9. Hydrogen peroxide inhibits transforming growth factor-β1-induced cell cycle arrest by promoting Smad3 linker phosphorylation through activation of Akt-ERK1/2-linked signaling pathway.

    PubMed

    Choi, Jiyeon; Park, Seong Ji; Jo, Eun Ji; Lee, Hui-Young; Hong, Suntaek; Kim, Seong-Jin; Kim, Byung-Chul

    2013-06-14

    Hydrogen peroxide (H2O2) functions as a second messenger in growth factor receptor-mediated intracellular signaling cascade and is tumorigenic by virtue of its ability to promote cell proliferation; however, the mechanisms underlying the growth stimulatory action of H2O2 are less understood. Here we report an important mechanism for antagonistic effects of H2O2 on growth inhibitory response to transforming growth factor-β1 (TGF-β1). In Mv1Lu and HepG2 cells, pretreatment of H2O2 (0.05-0.2 mM) completely blocked TGF-β1-mediated induction of p15(INK4B) expression and increase of its promoter activity. Interestingly, H2O2 selectively suppressed the transcriptional activation potential of Smad3, not Smad2, in the absence of effects on TGF-β1-induced phosphorylation of the COOH-tail SSXS motif of Smad3 and its nuclear translocation. Mechanism studies showed that H2O2 increases the phosphorylation of Smad3 at the middle linker region in a concentration- and time-dependent manner and this effect is mediated by activation of extracellular signal-activated kinase 1/2 through Akt. Furthermore, expression of a mutant Smad3 in which linker phosphorylation sites were ablated significantly abrogated the inhibitory effects of H2O2 on TGF-β1-induced increase of p15(INK4B)-Luc reporter activity and blockade of cell cycle progression from G1 to S phase. These findings for the first time define H2O2 as a signaling molecule that modulate Smad3 linker phosphorylation and its transcriptional activity, thus providing a potential mechanism whereby H2O2 antagonizes the cytostatic function of TGF-β1.

  10. Securinine from Phyllanthus glaucus Induces Cell Cycle Arrest and Apoptosis in Human Cervical Cancer HeLa Cells

    PubMed Central

    Krauze-Baranowska, Mirosława; Ochocka, J. Renata

    2016-01-01

    Background The Securinega-type alkaloids occur in plants belonging to Euphorbiaceae family. One of the most widely distributed alkaloid of this group is securinine, which was identified next to allosecurinine in Phyllanthus glaucus (leafflower). Recently, some Securinega-type alkaloids have paid attention to its antiproliferative potency towards different cancer cells. However, the cytotoxic properties of allosecurinine have not yet been evaluated. Methods The cytotoxicity of the extract, alkaloid fraction obtained from P. glaucus, isolated securinine and allosecurinine against HeLa cells was evaluated by real-time xCELLigence system and 3-(4,5-dimethylthiazol-2-yl)-2,5-diphenyltetrazolium bromide (MTT) assay. Apoptosis was detected by annexin V and 7-amino-actinomycin (7-AAD) staining and confirmed with fluorescent Hoechst 33342 dye. The assessment of mitochondrial membrane potential (MMP), reactive oxygen species (ROS) generation, the level of extracellular signal-regulated protein kinases 1 and 2 (ERK1/2), caspase-3/7 activity and cell cycle analysis were measured by flow cytometry. The enzymatic activity of caspase-9 was assessed by a luminometric assay. The expression of apoptosis associated genes was analyzed by real-time PCR. Results The experimental data revealed that securinine and the alkaloid fraction were significantly potent on HeLa cells growth inhibition with IC50 values of 7.02 ± 0.52 μg/ml (32.3 μM) and 25.46 ± 1.79 μg/ml, respectively. The activity of allosecurinine and Phyllanthus extract were much lower. Furthermore, our study showed that the most active securinine induced apoptosis in a dose-dependent manner in the tested cells, increased the percentage of ROS positive cells and depolarized cells as well as stimulated the activity of ERK1/2, caspase-9 and -3/7. Securinine also induced cell cycle arrest in S phase. Real-time PCR analysis showed high expression of TNFRSF genes in the cells stimulated with securinine. Conclusions Securinine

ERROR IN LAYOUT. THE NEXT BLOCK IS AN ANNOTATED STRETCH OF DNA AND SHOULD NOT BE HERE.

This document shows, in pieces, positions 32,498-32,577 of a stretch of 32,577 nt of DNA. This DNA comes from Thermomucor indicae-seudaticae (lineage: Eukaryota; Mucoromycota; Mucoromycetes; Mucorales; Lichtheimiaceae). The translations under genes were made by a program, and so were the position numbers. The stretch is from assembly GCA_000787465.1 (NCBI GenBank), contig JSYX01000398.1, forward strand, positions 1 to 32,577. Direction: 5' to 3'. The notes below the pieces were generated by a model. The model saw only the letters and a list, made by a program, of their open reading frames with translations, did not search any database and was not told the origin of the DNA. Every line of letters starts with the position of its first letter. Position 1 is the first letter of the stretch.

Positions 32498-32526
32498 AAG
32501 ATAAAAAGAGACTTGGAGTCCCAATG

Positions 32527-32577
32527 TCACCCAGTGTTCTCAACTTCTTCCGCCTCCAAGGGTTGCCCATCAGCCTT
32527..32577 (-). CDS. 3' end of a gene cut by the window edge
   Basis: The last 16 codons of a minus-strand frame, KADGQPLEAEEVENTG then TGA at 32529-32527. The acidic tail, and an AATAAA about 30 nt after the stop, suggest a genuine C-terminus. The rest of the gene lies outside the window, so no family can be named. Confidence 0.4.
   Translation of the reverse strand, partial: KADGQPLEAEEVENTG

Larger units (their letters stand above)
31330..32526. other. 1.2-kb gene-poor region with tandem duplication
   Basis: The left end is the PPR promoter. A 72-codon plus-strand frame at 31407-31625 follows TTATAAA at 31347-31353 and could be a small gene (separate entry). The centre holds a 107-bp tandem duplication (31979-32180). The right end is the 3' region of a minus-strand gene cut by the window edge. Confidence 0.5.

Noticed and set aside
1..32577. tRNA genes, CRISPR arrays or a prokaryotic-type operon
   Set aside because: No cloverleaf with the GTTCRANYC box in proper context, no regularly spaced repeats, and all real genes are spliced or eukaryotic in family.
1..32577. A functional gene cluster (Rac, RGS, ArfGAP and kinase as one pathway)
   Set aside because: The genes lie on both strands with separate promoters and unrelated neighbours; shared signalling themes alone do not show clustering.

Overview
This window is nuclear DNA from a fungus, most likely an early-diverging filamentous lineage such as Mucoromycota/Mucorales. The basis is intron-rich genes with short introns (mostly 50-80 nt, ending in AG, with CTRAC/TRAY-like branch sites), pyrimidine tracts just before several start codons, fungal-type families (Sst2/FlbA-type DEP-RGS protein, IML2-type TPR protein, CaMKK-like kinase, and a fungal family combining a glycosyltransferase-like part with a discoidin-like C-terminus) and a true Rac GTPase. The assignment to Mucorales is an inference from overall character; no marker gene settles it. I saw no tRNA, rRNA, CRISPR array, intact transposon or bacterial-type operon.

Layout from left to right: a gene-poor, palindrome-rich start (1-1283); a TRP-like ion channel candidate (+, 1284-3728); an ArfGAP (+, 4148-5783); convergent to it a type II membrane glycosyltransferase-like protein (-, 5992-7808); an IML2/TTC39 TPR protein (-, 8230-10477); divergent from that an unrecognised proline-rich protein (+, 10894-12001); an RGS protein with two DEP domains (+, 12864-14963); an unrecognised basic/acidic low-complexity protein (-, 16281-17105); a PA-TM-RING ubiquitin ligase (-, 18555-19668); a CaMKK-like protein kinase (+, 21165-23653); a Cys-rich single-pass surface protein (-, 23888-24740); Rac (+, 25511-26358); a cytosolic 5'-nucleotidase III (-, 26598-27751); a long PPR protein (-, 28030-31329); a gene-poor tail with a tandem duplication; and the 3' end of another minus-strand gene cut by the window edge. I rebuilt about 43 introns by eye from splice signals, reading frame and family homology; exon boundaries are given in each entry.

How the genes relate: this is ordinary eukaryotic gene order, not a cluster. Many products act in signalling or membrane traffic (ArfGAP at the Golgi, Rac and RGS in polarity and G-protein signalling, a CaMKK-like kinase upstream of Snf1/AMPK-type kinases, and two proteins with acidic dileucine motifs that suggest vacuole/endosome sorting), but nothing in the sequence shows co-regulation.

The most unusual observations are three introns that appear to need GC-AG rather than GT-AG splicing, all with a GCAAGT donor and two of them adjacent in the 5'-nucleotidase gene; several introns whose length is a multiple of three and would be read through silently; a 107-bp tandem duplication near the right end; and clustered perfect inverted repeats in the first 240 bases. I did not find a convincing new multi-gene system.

11. Nobiletin, a Polymethoxylated Flavone, Inhibits Glioma Cell Growth and Migration via Arresting Cell Cycle and Suppressing MAPK and Akt Pathways.

    PubMed

    Lien, Li-Ming; Wang, Meng-Jiy; Chen, Ray-Jade; Chiu, Hou-Chang; Wu, Jia-Lun; Shen, Ming-Yi; Chou, Duen-Suey; Sheu, Joen-Rong; Lin, Kuan-Hung; Lu, Wan-Jung

    2016-02-01